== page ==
Ignoring U.S. concerns, Azerbaijan on Thursday succeeded in forcing the Organization for Security and Cooperation in Europe to close its office in Yerevan that has promoted political reforms in Armenia.
The office has faced an uncertain future since Baku vetoed late last year a further extension of its mandate, objecting to a humanitarian demining program implemented by it in Armenia.
The Azerbaijani delegation to the OSCE headquarters in Vienna insisted in a January statement that the program “can strengthen the capacity and skills of relevant Armenian structures” in the Nagorno-Karabakh conflict. It accused Armenia of seeking to “misuse the OSCE Office in Yerevan against legitimate interests of Azerbaijan.”
Armenia shrugged off those allegations. It said that Baku is simply keen to force the closure of the Yerevan office after having a similar OSCE office in Baku shut down in 2015. OSCE decisions on opening such missions and extending their activities have to be unanimously approved by all 57 member states of the organization.
Baku did not drop its objections even after the Armenian government agreed later in January to exclude demining from a wide range of OSCE activities in Armenia. That prompted a stern warning from the United States, with a senior U.S. diplomat saying in February that the closure of the Yerevan office would “reflect poorly on Azerbaijan.”
A representative of Austria, the current holder of the OSCE presidency, told the OSCE’s Permanent Council in Vienna on Thursday that the Azerbaijani government remains adamant in demanding the office closure.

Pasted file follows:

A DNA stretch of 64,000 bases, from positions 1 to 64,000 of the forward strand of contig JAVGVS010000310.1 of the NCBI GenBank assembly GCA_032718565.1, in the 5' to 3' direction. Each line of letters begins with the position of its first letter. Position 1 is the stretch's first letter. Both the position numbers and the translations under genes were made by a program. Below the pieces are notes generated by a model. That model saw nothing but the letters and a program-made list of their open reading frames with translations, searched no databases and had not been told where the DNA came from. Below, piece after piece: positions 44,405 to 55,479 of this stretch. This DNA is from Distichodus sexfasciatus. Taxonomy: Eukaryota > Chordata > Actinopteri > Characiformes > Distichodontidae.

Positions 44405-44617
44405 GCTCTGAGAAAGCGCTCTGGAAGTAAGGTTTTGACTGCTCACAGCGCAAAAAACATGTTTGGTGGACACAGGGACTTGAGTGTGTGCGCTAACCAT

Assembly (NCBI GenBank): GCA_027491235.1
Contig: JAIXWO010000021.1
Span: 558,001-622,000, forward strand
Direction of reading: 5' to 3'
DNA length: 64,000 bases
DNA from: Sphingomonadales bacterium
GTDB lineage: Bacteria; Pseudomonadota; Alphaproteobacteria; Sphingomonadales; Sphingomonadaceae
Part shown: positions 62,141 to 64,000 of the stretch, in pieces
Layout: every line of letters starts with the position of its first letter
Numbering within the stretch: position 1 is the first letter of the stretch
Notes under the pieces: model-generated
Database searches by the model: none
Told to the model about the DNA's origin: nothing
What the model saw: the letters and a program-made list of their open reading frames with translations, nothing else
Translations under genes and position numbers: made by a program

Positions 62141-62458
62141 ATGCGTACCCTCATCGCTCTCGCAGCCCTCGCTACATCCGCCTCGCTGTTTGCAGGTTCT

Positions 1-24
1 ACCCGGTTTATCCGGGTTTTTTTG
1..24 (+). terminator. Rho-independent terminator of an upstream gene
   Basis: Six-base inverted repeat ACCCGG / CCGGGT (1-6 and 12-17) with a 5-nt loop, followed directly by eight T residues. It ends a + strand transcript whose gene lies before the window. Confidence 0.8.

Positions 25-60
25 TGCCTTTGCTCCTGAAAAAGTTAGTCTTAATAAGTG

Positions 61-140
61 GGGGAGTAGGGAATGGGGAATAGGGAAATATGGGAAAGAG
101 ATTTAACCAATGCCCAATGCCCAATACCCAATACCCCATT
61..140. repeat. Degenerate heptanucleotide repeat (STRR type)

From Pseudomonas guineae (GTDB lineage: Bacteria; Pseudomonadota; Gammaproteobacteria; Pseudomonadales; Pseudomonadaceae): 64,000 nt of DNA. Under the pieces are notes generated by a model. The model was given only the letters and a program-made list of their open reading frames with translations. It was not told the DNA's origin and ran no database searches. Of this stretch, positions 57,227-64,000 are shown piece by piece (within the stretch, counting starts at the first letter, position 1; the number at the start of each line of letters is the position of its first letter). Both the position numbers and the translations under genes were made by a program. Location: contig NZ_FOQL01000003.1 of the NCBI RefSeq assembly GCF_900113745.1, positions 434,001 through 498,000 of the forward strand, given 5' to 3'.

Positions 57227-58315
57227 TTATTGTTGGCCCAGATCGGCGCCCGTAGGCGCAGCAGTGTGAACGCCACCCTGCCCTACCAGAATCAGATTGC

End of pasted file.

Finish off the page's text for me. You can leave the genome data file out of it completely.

“The United States regrets the impending closure of the OSCE Office in Yerevan,” Kate Byrnes, the charge d’affaires of the U.S. mission to the OSCE, said at the meeting. “We lament the loss of the last OSCE field operation in the South Caucasus.”
“Armenia, in the spirit of compromise, agreed that the Office in Yerevan would end these [humanitarian demining] activities,” she stressed.
The Armenian Foreign Ministry strongly condemned Baku’s uncompromising stance on the issue. The ministry spokesman, Tigran Balayan, said Azerbaijan’s authoritarian leadership is highlighting its dismal human rights record and “deepening the gap between itself and the international community.”
Byrnes also praised the Armenian government’s long-running cooperation with the OSCE and its Yerevan office in particular. The office’s promotion of human rights, tax and police reforms, gender equality and press freedom has brought about “positive results,” she said.
The American diplomat went on to urge the organization’s Austrian chairmanship to “explore new ways of maintaining an OSCE presence in Armenia and throughout the South Caucasus.”
Balayan said in that regard that the authorities in Yerevan are open to “new avenues of implementing OSCE projects in Armenia.”